2. Becket MWN and Luzie Meyer co-star in Meyer’s new video Tryst, Again (2021). A personal and dialogical adaptation of Ghost Trio (1975), one of the plays Samuel Becket made for television. Tryst, Again was taped and edited in situ in Fri Art and at the Swiss Puppet Museum in Fribourg during the week prior to the opening.
3. Angharad Williams’ sculpture, From Flowers to Felons (2021) came about through conversation around an unpublished yet punctuating piece in Williams’ recent oeuvre, Now Watch This Drive (2018). Williams performed it twice to an audience at Peak in London during her solo exhibition Island Mentality in 2019 and at Other Words for Anger an event that took place in Rotherham in February 2019 organised and led by adult survivors of child sexual exploitation. In this story, a character traverses a hieronymus bosch-style bucolic landscape, watches but does not participate in debauchery, and ultimately finds themselves at the limits of a terrain where incarceration is inevitable. One of the sources important to Williams at the time, was Andy Warhol’s development of the Flowers series and Jean Genet’s writings.
4. With much of his work like his writing, Huw Lemmey is interested in the literal architecture of world building, of how history continues to exist through the buildings humans create and pass on to subsequent generations, and of the fact that we are living in houses built by people no longer alive, yet continue to make use of these spaces and activate them through memory and imagination. Lemmey is interested therefore in how we represent them in illustrations (especially cityscapes) and in increasingly dynamic mapping, and now in computer games, where just to create a visual landscape of a city is a compelling enough task to warrant an entire genre of gaming. Although the block depicted in Biblioteca (2021) is not a specific one, it hints at the space as a depository of knowledge and experience. The work is influenced by both mediaeval and early modern representations of cities in Europe – half maps or plans, half paintings – but also by the urban design of Barcelona (where Lemmey lives), in particular the revolutionary 19th century street plan devised by the Catalan engineer and urban planner Ildefons Cerda.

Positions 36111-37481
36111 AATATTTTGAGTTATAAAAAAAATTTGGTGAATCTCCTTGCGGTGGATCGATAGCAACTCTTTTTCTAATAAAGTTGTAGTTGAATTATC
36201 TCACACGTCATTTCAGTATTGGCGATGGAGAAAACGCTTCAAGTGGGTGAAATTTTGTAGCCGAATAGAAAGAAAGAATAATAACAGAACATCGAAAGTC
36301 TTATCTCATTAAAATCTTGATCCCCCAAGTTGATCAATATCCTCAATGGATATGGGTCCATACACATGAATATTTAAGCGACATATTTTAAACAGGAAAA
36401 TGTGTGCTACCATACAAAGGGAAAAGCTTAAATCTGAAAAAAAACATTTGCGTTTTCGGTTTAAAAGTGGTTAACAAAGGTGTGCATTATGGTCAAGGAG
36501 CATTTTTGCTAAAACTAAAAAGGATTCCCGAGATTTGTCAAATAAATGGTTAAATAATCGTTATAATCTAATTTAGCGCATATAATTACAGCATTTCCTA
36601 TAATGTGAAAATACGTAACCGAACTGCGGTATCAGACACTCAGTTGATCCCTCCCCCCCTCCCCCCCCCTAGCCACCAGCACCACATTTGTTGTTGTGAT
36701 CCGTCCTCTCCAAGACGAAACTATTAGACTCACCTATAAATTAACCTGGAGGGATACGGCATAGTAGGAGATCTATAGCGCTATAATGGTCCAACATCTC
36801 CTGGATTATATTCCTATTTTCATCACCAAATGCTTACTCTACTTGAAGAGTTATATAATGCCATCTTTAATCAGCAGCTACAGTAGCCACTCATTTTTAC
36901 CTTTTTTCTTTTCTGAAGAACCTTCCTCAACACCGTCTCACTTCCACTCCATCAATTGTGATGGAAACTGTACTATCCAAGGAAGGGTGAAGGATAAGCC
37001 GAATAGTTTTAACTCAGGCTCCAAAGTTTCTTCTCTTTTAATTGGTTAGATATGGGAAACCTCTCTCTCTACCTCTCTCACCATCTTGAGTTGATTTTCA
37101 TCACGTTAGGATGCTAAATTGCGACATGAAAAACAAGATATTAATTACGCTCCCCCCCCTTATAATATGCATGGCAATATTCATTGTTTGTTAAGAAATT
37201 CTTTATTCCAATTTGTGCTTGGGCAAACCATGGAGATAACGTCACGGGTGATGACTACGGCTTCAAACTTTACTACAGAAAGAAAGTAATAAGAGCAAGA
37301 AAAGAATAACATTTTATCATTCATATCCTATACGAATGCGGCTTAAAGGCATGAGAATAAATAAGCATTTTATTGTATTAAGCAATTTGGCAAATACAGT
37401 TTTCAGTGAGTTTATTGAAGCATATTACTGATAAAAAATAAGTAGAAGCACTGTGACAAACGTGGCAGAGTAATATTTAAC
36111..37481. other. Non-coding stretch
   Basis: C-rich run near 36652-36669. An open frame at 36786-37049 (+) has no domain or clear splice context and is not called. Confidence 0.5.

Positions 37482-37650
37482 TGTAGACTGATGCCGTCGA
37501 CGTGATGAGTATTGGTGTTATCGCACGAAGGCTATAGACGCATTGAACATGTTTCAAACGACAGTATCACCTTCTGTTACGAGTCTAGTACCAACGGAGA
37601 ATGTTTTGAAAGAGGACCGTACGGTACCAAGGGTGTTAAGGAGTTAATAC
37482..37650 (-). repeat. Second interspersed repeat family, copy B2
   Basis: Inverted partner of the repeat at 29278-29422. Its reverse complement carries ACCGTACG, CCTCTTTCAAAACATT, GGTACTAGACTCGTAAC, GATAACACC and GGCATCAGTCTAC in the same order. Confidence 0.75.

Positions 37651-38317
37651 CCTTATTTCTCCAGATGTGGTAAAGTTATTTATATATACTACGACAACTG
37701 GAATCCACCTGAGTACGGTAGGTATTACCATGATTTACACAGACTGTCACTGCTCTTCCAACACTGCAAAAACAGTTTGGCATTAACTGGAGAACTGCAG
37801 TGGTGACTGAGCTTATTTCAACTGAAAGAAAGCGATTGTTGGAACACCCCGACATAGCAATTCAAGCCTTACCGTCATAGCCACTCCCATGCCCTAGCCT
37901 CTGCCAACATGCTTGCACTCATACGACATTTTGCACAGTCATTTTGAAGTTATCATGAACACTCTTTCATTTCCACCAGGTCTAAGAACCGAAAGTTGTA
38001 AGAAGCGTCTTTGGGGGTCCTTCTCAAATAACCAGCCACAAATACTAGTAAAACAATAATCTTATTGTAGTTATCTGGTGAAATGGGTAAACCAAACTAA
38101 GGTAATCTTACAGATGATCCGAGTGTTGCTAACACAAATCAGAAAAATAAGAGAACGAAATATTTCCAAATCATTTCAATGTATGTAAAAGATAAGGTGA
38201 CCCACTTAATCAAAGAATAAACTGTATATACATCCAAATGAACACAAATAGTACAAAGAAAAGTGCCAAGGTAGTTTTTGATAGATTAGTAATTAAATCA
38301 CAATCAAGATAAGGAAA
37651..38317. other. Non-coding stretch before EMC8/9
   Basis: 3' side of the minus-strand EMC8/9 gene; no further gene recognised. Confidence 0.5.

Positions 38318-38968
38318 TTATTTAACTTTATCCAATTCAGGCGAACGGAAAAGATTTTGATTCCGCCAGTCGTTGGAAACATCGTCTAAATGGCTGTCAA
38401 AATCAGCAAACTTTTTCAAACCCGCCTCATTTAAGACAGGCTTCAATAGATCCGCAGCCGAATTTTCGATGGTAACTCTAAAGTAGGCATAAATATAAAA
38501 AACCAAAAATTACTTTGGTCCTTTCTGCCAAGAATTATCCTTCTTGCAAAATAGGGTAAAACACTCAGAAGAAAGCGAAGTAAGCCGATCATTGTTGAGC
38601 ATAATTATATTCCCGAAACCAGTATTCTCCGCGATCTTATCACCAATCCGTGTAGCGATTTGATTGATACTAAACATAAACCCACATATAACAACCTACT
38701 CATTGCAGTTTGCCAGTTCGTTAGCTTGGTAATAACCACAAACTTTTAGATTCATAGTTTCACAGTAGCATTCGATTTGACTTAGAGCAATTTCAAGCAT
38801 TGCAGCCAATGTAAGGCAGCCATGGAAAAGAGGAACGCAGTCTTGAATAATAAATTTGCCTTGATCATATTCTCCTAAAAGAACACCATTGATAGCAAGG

5. After a period of uncontrollable flatulence in 2018, artist Bruno Zhu, together with the curator of the show, formed the cover band The Unplugged, a homage to MTV Unplugged. The Unplugged are not professional musicians and so making music in a learned fashion was out of the question. The band settled for singing songs by other people in a way that was faithful to the stripped-back style of the acoustic genre, ending up at the crossroads of improv and language games. The Unplugged set list for Fribourg, Live in Fribourg 2021 (2021), includes covers of songs by Kylie Minogue, Sophie Ellis-Bextor and Everything but the Girl.